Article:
The international year of pulses was just the beginning
Pulses are a family of crops that include dried beans, peas, lentils and chickpeas; collectively, they are extremely important to nutrition, health and livelihoods. While 2016 -- celebrated as the International Year of Pulses -- has come to a close, it remains imperative that we continue building awareness of the role pulses can play in improving food security, nutrition and agricultural sustainability.
Over the past two decades, Canada has turned pulses from a low-production crop into a key agricultural product: the country is now the world's leading exporter of pulses, Canada's fifth-largest crop. Building on its expertise, Canada can show leadership on global food security and nutrition by continuing to support pulse production and consumption around the world.
Globally, pulses are essential to achieving resilient agricultural systems and healthy diets. However, there remains a large gap between current pulse production and the significant potential of pulse crops for meeting global sustainability challenges. Addressing barriers to pulse consumption through the development of new pulse varieties, production methods and food products is key to tapping into the full potential of pulses.
Pulse research is making an impact
Since 1976, Canada's International Development Research Centre (IDRC) has invested almost $29 million in 68 projects on pulse research. This research led to new varieties of pulse crops with improved nutritional qualities, expanded coverage of information services to increase pulse cultivation, and supported pulse farmers and agribusinesses to process and market their crops to consumers.
Pulse research has enabled farmers to enjoy many benefits of growing pulses, including the nitrogen-fixing characteristics pulses bring to soil, lowering fertilizer costs for farmers. Pulses require 20 times less water than animal products to grow; and in times of drought, this resilience provides a buffer if other crops fail.
Pulses have great potential for human nutrition due to their high protein content compared to other vegetables -- they are high in dietary fibre, rich in minerals and iron, and low in fat, helping lower blood pressure and reducing the risk of heart disease. Pulses are an important source of income for women, who are mainly involved in their production and marketing.
Despite this, global research funding for pulse crops remains very small compared to investments made in cereal crops. As a result, global pulse production has remained relatively stagnant. Coordinated pulse research investments are needed to better leverage existing funding and to expand knowledge on climate-smart agriculture, water efficiency, crop diversification, and pest and disease management.
Long cooking time required for their preparation (up to three hours) and resulting fuel and water related costs represent another barrier to pulse consumption. In Uganda and Kenya, one project funded by IDRC and the Australian Centre for International Agricultural Research supports a public-private initiative of pre-cooked beans, an affordable and fast-cooking new product which is boosting the consumption of nutritious pulses. Increased demand for pre-cooked beans is creating a more lucrative market for 24,000 bean farmers and creating jobs in processing and distribution. As reported by Reuters, this product is attractive for consumers because it requires less time, water and firewood for cooking -- meaning reduced preparation costs and less stress on dwindling forests.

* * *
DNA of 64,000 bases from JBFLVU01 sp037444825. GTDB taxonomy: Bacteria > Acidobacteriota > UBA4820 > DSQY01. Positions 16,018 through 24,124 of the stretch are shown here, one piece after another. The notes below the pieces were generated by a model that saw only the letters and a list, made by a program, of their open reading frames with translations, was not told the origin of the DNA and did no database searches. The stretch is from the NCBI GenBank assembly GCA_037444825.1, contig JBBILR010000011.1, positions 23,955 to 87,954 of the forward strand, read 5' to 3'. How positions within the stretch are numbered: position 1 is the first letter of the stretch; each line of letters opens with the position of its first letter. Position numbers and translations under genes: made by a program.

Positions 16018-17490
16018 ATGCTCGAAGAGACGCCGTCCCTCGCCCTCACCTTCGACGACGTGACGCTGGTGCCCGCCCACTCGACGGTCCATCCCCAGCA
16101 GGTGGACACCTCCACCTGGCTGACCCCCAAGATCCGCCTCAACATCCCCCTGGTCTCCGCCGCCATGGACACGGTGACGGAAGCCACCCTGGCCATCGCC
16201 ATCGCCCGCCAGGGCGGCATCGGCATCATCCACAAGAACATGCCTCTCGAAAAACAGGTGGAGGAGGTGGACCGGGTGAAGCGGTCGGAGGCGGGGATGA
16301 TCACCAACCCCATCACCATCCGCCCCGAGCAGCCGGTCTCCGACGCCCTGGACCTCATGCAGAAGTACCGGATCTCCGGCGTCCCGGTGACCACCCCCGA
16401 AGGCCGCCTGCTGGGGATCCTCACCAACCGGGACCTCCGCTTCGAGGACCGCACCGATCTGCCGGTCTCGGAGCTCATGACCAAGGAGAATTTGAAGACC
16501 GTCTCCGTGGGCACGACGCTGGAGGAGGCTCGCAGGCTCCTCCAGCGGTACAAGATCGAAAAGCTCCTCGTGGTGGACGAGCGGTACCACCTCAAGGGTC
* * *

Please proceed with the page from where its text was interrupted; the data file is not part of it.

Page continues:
With the support of IDRC and Global Affairs Canada, researchers from Ethiopia's Hawassa University, together with a team at the University of Saskatchewan, developed varieties of chickpea and haricot that increase productivity between 62 and 89 per cent over local varieties; these are already grown by more than 36,000 farmers.
Containing higher levels of zinc and iron, these varieties are targeted to people most in need of enhanced nutrition: mothers, infants and young children. Nutritional education on complementary feeding (the process of integrating other foods and liquids along with breast milk to meet infant and child nutritional requirements) is resulting in positive impacts, such as improved weight gain for children.
Canada-based Farm Radio International is working with IDRC partners in Ethiopia and Tanzania, using radio, mobile phones, Internet and comics targeted at youth, to share knowledge about growing and eating pulses. The goal of these and other initiatives is to increase the availability, accessibility and use of pulses, while ensuring the livelihoods of farmers are supported in the face of a changing climate.
Getting a pulse on the next steps
IDRC and partners have convened a high-level group of public and private sector experts to develop an internationally coordinated pulse crop productivity and sustainability research strategy for the next ten years. Canada can share knowledge and expertise through engaging in global and regional networks of scientists and industry players. Essential pulse research investments can be accelerated by fostering consensus on priority investments, setting an agenda for global discussion and mobilizing leaders to advocate for funding.
Jan. 18, 2017 is Global Pulse Day, the annual legacy of the International Year of Pulses and an opportunity to celebrate progress and further collaboration to promote pulses. Together with its regional offices in Cairo, Delhi, Montevideo and Nairobi, IDRC will showcase the diversity of pulse dishes across the regions by having pulse-based lunches.
We hope that you will do the same!
This op-ed was first published in The Huffington Post on January 17, 2017.
Laura Husak is a Program Management Officer with the collaboration of the Agriculture and Food Security team at IDRC.